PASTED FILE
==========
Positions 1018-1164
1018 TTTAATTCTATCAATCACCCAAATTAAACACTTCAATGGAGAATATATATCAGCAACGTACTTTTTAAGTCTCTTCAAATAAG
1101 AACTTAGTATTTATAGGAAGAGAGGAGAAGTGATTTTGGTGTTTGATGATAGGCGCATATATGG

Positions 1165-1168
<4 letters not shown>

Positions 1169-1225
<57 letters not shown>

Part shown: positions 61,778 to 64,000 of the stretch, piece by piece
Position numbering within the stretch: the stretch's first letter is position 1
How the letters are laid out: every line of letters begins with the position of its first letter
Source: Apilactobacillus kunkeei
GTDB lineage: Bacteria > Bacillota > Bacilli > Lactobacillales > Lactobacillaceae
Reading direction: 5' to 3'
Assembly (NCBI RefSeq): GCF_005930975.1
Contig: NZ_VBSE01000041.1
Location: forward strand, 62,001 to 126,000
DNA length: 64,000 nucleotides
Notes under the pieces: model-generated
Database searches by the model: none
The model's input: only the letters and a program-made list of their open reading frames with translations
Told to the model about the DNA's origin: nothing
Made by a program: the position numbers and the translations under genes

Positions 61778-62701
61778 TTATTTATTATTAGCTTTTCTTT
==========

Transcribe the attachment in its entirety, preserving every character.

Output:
Positions 1018-1164
1018 TTTAATTCTATCAATCACCCAAATTAAACACTTCAATGGAGAATATATATCAGCAACGTACTTTTTAAGTCTCTTCAAATAAG
1101 AACTTAGTATTTATAGGAAGAGAGGAGAAGTGATTTTGGTGTTTGATGATAGGCGCATATATGG

Positions 1165-1168
<4 letters not shown>

Positions 1169-1225
<57 letters not shown>

Part shown: positions 61,778 to 64,000 of the stretch, piece by piece
Position numbering within the stretch: the stretch's first letter is position 1
How the letters are laid out: every line of letters begins with the position of its first letter
Source: Apilactobacillus kunkeei
GTDB lineage: Bacteria > Bacillota > Bacilli > Lactobacillales > Lactobacillaceae
Reading direction: 5' to 3'
Assembly (NCBI RefSeq): GCF_005930975.1
Contig: NZ_VBSE01000041.1
Location: forward strand, 62,001 to 126,000
DNA length: 64,000 nucleotides
Notes under the pieces: model-generated
Database searches by the model: none
The model's input: only the letters and a program-made list of their open reading frames with translations
Told to the model about the DNA's origin: nothing
Made by a program: the position numbers and the translations under genes

Positions 61778-62701
61778 TTATTTATTATTAGCTTTTCTTT